Best wishes.

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Response to thucythucy (Reply #14)

Fri Jan 11, 2013, 04:38 PM

16. My point is that taking away guns is only treating a symptom. We need to fix the cause.

Doesnt mean I dont also want to take away guns.

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Response to rhett o rick (Reply #16)

Fri Jan 11, 2013, 05:10 PM

17. Well, I think guns are both a symptom

and a root cause. Their possession can foster both a false sense of security, and an increased risk for violence.

But it seems fundamentally we agree. I would say rational gun control is one issue we have to address, perhaps the easiest to address, but we definitely need to address these other areas as well.

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Response to Stinky The Clown (Original post)

Thu Jan 10, 2013, 09:51 PM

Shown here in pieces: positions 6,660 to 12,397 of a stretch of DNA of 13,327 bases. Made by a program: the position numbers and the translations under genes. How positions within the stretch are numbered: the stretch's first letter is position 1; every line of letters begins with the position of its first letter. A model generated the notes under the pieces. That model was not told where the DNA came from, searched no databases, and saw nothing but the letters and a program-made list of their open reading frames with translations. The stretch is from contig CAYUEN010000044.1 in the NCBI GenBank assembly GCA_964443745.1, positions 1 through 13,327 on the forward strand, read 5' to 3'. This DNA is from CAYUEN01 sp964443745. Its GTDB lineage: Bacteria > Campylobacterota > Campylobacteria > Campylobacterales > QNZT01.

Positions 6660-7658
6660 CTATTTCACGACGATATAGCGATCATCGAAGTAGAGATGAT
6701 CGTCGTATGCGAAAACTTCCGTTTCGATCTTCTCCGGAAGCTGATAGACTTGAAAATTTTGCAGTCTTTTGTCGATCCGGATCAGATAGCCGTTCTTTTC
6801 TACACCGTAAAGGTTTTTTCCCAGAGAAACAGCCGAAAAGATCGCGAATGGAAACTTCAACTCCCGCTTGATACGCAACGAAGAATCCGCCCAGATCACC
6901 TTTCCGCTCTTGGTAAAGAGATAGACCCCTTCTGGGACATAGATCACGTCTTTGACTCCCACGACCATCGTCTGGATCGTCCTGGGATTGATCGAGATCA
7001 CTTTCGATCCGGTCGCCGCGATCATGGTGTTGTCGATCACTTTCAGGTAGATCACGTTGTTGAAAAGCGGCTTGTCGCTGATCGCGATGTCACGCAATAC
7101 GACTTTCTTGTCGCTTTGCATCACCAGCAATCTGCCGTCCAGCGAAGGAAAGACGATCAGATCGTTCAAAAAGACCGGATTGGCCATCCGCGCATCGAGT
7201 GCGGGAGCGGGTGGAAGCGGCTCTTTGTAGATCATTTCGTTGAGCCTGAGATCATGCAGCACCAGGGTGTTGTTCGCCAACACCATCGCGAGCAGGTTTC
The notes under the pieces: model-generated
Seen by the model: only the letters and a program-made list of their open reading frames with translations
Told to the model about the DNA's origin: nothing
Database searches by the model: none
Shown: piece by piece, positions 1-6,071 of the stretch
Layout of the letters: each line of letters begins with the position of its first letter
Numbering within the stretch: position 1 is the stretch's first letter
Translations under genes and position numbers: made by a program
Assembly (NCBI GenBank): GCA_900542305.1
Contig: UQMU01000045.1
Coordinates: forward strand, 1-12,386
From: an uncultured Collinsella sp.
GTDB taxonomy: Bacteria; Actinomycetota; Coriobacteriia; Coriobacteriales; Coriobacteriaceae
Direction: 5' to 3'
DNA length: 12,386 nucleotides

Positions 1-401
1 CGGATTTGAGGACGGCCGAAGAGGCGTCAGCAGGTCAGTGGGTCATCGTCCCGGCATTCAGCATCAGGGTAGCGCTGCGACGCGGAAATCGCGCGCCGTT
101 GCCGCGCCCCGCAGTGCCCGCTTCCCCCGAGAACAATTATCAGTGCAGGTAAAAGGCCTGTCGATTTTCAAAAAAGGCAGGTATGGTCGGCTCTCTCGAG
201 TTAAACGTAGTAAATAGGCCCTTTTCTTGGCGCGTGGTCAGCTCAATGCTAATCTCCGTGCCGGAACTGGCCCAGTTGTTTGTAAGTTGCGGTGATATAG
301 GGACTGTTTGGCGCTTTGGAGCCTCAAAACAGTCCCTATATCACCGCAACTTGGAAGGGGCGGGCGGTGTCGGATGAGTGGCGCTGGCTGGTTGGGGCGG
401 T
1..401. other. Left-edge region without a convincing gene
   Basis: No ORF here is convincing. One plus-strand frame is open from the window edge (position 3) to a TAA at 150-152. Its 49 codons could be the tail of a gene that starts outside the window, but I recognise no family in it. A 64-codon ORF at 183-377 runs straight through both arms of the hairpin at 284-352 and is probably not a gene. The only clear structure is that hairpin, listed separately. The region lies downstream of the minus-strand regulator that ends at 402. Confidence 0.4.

3. NRA leadership includes Norquist, Bolton, Ollie North, Nugent, gun profiteers, etc.

They own many in Congress over more than just guns.

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Response to Stinky The Clown (Original post)

Thu Jan 10, 2013, 09:54 PM

4. No, you can't keep them or any other constituents from the table

They have just as much right to access to their elected representatives as anyone including you and me.

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Response to Stinky The Clown (Original post)

Thu Jan 10, 2013, 09:58 PM

5. There are alternatives to the NRA.

Here is a list of national gun organizations:

Second Amendment Foundation